At Metropolis Drugs II, Owner and Pharmacist Tim Lawson said they also sell Ananda Professional, also in the salve, capsule and oil forms. "We're still researching other companies," he said, pointing out there are different extraction methods in obtaining CBD. Two of those extraction techniques are ethanol extraction and C02 extraction. The various extraction techniques have an effect on the CBD product.
According to Lawson he is looking at two other companies, which are owned by pharmacists. Some of their CBD products have additives, such as menthol or camphor. "We're always looking at the science behind the products," said Lawson.
He says they do have patients who have said CBD products have made a big difference in their lives. He urges individuals who are taking CBD products to see their physicians regularly and have blood and liver levels checked.
While most of the CBD products can be found at local pharmacies, there are other CBD products springing up in other locations around Metropolis, including Party Hut. Party Hut Manager Charlie Eichorn says he is selling a carbonated CBD beverage called Sprig as well as a CBD pain relief patch.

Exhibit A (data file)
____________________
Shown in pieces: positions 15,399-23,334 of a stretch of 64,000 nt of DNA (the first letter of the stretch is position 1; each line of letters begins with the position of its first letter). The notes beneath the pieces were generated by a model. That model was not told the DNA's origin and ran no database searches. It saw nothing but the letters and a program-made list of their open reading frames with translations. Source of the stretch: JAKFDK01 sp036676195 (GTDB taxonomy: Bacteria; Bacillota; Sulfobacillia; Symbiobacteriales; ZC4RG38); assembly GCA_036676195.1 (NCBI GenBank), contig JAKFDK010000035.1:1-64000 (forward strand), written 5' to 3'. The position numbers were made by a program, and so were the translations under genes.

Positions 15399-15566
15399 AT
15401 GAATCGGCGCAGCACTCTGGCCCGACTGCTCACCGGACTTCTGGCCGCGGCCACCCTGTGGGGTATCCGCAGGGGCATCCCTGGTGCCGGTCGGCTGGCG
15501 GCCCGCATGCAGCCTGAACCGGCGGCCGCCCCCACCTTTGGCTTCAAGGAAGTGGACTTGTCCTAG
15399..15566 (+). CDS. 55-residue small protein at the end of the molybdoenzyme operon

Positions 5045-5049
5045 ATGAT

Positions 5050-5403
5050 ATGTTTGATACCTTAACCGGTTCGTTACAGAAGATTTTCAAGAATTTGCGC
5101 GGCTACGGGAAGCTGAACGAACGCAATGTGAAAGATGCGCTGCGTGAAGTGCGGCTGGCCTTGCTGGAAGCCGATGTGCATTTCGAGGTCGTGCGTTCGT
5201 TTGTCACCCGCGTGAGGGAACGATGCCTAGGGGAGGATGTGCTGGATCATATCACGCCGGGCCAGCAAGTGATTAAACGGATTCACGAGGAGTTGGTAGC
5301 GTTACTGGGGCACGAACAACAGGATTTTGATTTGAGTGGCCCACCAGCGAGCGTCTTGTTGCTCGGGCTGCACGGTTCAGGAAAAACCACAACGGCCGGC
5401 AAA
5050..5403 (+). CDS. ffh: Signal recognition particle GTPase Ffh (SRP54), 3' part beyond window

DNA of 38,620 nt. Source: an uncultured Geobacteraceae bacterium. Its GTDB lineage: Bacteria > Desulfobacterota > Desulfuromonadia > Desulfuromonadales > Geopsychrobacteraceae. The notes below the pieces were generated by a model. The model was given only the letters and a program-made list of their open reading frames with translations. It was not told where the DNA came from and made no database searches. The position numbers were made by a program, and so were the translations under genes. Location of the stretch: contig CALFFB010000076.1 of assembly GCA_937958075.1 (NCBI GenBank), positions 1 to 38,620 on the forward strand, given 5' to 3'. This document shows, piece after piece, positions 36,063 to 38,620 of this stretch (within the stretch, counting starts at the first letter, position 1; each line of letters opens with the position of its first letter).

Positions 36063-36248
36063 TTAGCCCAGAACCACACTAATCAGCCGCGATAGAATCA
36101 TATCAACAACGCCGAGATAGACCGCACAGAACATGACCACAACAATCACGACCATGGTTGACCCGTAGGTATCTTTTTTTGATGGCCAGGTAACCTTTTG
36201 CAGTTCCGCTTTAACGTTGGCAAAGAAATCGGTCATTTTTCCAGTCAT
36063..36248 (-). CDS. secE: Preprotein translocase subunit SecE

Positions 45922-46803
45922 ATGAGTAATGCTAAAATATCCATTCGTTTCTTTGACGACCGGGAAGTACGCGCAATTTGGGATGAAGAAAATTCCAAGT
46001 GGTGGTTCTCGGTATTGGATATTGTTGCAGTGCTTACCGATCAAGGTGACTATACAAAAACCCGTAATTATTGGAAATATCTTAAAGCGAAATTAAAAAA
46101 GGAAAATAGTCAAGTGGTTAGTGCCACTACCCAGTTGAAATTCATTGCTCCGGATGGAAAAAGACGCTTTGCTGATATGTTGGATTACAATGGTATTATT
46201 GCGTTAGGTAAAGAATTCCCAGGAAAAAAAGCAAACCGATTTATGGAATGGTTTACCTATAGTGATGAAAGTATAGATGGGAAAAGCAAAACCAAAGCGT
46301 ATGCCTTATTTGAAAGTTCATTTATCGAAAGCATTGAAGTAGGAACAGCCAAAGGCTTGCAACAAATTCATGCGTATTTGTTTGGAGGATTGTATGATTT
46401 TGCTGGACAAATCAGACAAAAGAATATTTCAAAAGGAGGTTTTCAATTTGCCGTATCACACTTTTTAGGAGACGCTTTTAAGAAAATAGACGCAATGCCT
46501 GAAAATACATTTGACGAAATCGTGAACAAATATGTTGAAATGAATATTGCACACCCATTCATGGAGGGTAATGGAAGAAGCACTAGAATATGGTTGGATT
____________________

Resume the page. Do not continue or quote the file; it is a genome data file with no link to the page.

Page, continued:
Sprig is a California company founded in 2015 which specializes in THC and CBD-infused drinks. Last October, Sprig announced it had expanded sales of the sodas to nine states, including: California, New York, Florida, Nevada, Illinois, Vermont, Washington, Texas and Pennsylvania.
The patches are similar to other patches such as nicotine or birth control patches and are adhesive bandages infused with the cannabis oil or isolates.
Additional benefits of the CBD patches include a slow-release of relief, it is long lasting and provides easy dosage control.
Cherity Caldwell, owner of Metro Botanicals, located at 704 E. Fifth Street, has been selling CBD products since before she opened the physical location of her store in 2017. Sales of her CBD products have increased over the last year, and there is an increase in popularity in them.
According to Caldwell, she sells CBD oil, gummies, gel caps and dog treats, which she has donated at times to Project Hope Humane Society. She explains the treats help with separation anxiety and also help treat aggressive animals who may have been involved in rescue situations.
As for negatives of the CBD products, she says some people may not like the taste of the oils and people sometimes do not try the product long enough and they stop taking it before finding out if it really works for them.